“We can just watch a film and chill…” she ventures these words, and leaves them dangling, as he now shuffling, repositions his bag and picks up the other assortment of belongings.

“I know. I am running off,” he mutters, and on one of these rare occasions, Daisy can totally agree with him. Now he moves towards her, so tall, he leans forward, almost bends for a kiss until she turns my face, and then he gives her the weakest hug she thinks she has ever had. It really is as though he fears to touch her, and maybe in some way who she is, or what she says, does repulse him. Daisy doesn’t hold back with him; she always speaks my mind. Partly due to just who she is, how she has been brought up, what her life and education have accumulated to, maybe partly due to her hepatic encephalopathy the filter that once might have existed is gone. Daisy doesn’t do bullshit. She doesn’t hold back. She doesn’t just bend over to please or make people happy anymore. Daisy is not that girl. Daisy is not the girl who needed and wanted to be loved. Who was so desperately searching?  The new her is a new person, and at the end of the day, having sex taken out of life when you are so exhausted is hardly the end of the world.

Daisy’s friends don’t like him, and she probably shouldn’t have told him that. Well, let’s be honest, she definitely shouldn’t have told him that last night, but she had forgotten that bad behaviour should be ignored. But she just wanted, wanted so desperately for him to try harder. Having come empty handed so many times before, she had even dropped an unsubtle hint before he arrived, so to the COOP he had gone, as he is last of the big spenders. He arrived with a COOP Chardonnay and truffles that literally had the sparkle of glitter dusted over them to the point they made her exclaim, “They sparkle!”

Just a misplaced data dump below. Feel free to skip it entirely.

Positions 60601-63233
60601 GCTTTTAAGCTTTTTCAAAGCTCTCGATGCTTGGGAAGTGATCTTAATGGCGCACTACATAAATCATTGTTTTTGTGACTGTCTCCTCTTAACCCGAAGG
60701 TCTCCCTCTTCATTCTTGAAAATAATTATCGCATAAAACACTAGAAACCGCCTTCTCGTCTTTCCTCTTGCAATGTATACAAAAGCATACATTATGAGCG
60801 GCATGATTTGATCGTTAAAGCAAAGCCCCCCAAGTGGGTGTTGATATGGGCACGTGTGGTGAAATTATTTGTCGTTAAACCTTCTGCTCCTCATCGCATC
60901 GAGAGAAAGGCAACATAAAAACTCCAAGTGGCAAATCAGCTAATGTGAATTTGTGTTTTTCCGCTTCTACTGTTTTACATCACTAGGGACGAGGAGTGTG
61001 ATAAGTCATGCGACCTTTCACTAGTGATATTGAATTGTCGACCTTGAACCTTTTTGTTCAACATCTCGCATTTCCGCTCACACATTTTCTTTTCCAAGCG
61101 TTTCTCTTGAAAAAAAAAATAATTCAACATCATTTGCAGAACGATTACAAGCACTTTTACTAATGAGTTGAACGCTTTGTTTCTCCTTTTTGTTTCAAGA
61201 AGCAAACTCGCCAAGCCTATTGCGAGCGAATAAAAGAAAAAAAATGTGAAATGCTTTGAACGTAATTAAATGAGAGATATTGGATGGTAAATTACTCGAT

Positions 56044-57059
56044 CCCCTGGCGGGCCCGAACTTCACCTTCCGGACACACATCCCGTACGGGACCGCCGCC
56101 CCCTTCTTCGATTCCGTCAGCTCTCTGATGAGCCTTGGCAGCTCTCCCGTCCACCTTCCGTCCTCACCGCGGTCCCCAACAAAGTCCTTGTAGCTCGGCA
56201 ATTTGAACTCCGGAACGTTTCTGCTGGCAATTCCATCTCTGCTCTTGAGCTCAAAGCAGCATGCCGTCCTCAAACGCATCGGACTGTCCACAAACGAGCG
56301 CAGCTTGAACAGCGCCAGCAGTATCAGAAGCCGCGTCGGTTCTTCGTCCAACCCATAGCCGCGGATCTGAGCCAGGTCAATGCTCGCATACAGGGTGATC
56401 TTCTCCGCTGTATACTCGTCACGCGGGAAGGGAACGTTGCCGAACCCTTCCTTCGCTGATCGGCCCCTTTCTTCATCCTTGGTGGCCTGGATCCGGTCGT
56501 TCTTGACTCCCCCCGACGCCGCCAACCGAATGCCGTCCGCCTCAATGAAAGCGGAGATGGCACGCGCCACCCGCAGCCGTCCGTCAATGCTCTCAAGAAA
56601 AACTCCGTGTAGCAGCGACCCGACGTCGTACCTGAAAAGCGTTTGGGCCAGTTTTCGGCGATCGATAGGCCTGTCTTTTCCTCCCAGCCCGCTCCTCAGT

And he had retorted, almost sarcastically?

“Typical girl, gets excited by the glitter.”

She is not what he should want. But when do we ever get to really choose these things?

Daisy can see that she doesn’t fit the expected mould of who he should be with, who he should fuck. Little things, little thorns that prick her. Like the way last night when she jokingly mentioned her expensive bed cover, soiled with our fluids, she could have sworn she heard him say, “Well, I doubt anything in this house is expensive”, and how his other choice of fuck buddy is a rower.  ‘The Rower’. The ‘Rower’ who is a Doctor. You don’t find many lower or lower-middle-class girls choosing to row, it’s the type of sport which is normally a university, local club, or ‘nice’ private education provides an introduction to and from what he says, the company he keeps when he keeps it is all pretty Sloane like. His most recent wedding attendance was for a ‘Katie and Oliver’, what I would consider typical names of the upper classes. (This is Information I deduced from the photo he sent to me of the wedding dessert plate, which consisted of crumble, cheesecake, brownie and ice cream. Well, it is hard to satisfy every palette while you are serving 150 of your ‘nearest and dearest’. Even Mr Unavailable thinks this last bit is ridiculous, an ‘intimate’ gathering to celebrate your special day’.)

The truth is, when you fear someone, when you fear them hurting you more, and you are used to men, using you and saying hard, harsh horrible things, maybe you do hear them when they aren’t spoken, but with him, his jokes are sometimes a little close to the wire, and although she laughs them off, she wonders why he can speak so cruelly for fun.